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      Integrating the Neurodevelopmental and Dopamine Hypotheses of Schizophrenia and the Role of Cortical Excitation-Inhibition Balance

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      Biological Psychiatry
      Elsevier BV

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          Abstract

          The neurodevelopmental and dopamine hypotheses are leading theories of the pathoetiology of schizophrenia, but they were developed in isolation. However, since they were originally proposed, there have been considerable advances in our understanding of the normal neurodevelopmental refinement of synapses and cortical excitation-inhibition (E/I) balance, as well as preclinical findings on the interrelationship between cortical and subcortical systems and new in vivo imaging and induced pluripotent stem cell evidence for lower synaptic density markers in patients with schizophrenia. Genetic advances show that schizophrenia is associated with variants linked to genes affecting GABA (gamma-aminobutyric acid) and glutamatergic signaling as well as neurodevelopmental processes. Moreover, in vivo studies on the effects of stress, particularly during later development, show that it leads to synaptic elimination. We review these lines of evidence as well as in vivo evidence for altered cortical E/I balance and dopaminergic dysfunction in schizophrenia. We discuss mechanisms through which frontal cortex circuitry may regulate striatal dopamine and consider how frontal E/I imbalance may cause dopaminergic dysregulation to result in psychotic symptoms. This integrated neurodevelopmental and dopamine hypothesis suggests that overpruning of synapses, potentially including glutamatergic inputs onto frontal cortical interneurons, disrupts the E/I balance and thus underlies cognitive and negative symptoms. It could also lead to disinhibition of excitatory projections from the frontal cortex and possibly other regions that regulate mesostriatal dopamine neurons, resulting in dopamine dysregulation and psychotic symptoms. Together, this explains a number of aspects of the epidemiology and clinical presentation of schizophrenia and identifies new targets for treatment and prevention.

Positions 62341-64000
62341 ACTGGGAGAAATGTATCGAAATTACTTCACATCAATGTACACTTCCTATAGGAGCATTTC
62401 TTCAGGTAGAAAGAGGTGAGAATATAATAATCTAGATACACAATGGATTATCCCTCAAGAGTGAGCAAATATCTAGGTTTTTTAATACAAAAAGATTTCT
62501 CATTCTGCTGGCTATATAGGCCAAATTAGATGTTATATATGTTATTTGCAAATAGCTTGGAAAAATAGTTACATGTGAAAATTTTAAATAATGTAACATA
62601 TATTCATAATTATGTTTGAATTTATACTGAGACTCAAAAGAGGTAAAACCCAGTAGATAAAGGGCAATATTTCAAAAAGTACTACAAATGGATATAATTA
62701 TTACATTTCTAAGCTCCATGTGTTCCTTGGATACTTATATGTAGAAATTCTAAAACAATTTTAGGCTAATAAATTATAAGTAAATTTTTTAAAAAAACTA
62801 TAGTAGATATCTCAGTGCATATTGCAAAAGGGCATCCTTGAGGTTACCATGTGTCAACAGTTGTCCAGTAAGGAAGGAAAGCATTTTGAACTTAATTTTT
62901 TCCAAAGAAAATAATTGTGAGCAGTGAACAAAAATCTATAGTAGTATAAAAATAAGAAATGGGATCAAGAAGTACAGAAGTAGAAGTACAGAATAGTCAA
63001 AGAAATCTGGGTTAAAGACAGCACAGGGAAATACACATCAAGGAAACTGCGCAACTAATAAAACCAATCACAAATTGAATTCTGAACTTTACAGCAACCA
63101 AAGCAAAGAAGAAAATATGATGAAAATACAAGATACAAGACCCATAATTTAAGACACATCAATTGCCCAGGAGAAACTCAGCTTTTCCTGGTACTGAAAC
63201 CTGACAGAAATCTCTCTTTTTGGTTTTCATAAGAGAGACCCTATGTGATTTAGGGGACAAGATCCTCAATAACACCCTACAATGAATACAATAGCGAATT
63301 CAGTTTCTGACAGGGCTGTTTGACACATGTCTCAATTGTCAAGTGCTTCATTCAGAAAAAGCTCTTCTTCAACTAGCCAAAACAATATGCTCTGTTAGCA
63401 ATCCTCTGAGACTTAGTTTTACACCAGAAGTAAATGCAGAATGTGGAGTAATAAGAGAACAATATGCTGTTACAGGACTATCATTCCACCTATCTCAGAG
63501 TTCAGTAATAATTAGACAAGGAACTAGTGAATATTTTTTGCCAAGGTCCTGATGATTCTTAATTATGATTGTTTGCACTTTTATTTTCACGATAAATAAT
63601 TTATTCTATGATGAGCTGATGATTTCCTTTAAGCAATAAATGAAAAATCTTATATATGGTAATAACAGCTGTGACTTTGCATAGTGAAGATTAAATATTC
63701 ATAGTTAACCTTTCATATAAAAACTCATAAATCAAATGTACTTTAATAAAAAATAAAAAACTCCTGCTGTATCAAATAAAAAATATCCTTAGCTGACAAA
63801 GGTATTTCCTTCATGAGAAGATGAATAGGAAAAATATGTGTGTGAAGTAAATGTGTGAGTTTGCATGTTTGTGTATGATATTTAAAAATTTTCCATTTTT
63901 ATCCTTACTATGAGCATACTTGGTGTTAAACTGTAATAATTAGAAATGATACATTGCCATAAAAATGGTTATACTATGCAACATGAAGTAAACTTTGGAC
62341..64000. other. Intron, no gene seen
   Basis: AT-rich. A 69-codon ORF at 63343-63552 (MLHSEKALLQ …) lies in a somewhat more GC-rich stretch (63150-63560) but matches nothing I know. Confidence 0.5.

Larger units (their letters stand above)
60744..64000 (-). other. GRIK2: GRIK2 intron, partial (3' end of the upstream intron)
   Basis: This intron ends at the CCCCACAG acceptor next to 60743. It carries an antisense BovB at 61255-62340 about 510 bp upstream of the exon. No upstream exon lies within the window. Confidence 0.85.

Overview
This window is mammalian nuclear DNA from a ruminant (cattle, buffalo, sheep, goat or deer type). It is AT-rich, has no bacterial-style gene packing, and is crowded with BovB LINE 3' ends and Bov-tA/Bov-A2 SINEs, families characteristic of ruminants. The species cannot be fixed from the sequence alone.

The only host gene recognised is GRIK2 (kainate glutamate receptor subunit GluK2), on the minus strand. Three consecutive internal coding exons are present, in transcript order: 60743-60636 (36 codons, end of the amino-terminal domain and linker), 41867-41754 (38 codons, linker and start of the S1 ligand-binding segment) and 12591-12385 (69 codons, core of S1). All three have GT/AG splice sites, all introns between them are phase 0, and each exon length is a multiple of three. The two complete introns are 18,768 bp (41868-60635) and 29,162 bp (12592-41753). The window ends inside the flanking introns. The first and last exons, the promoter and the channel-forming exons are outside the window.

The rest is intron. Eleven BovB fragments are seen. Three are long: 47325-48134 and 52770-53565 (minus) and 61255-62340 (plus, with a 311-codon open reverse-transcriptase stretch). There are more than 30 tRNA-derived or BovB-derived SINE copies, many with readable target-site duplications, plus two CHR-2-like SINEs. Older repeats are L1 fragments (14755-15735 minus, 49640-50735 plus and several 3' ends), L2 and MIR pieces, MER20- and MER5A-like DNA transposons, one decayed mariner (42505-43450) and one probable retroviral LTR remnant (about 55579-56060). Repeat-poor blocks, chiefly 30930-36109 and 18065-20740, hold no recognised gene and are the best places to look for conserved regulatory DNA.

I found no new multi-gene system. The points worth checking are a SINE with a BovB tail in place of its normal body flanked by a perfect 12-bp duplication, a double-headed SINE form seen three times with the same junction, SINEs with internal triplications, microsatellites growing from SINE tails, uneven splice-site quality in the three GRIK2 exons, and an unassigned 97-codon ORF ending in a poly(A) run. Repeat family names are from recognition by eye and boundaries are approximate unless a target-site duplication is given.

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          Journal
          Biological Psychiatry
          Biological Psychiatry
          Elsevier BV
          00063223
          September 2022
          September 2022
          : 92
          : 6
          : 501-513
          Article
          10.1016/j.biopsych.2022.06.017
          36008036
          5bb4de3e-8362-425e-9a2b-c3876cf3304b
          © 2022

          https://www.elsevier.com/tdm/userlicense/1.0/

          http://creativecommons.org/licenses/by/4.0/

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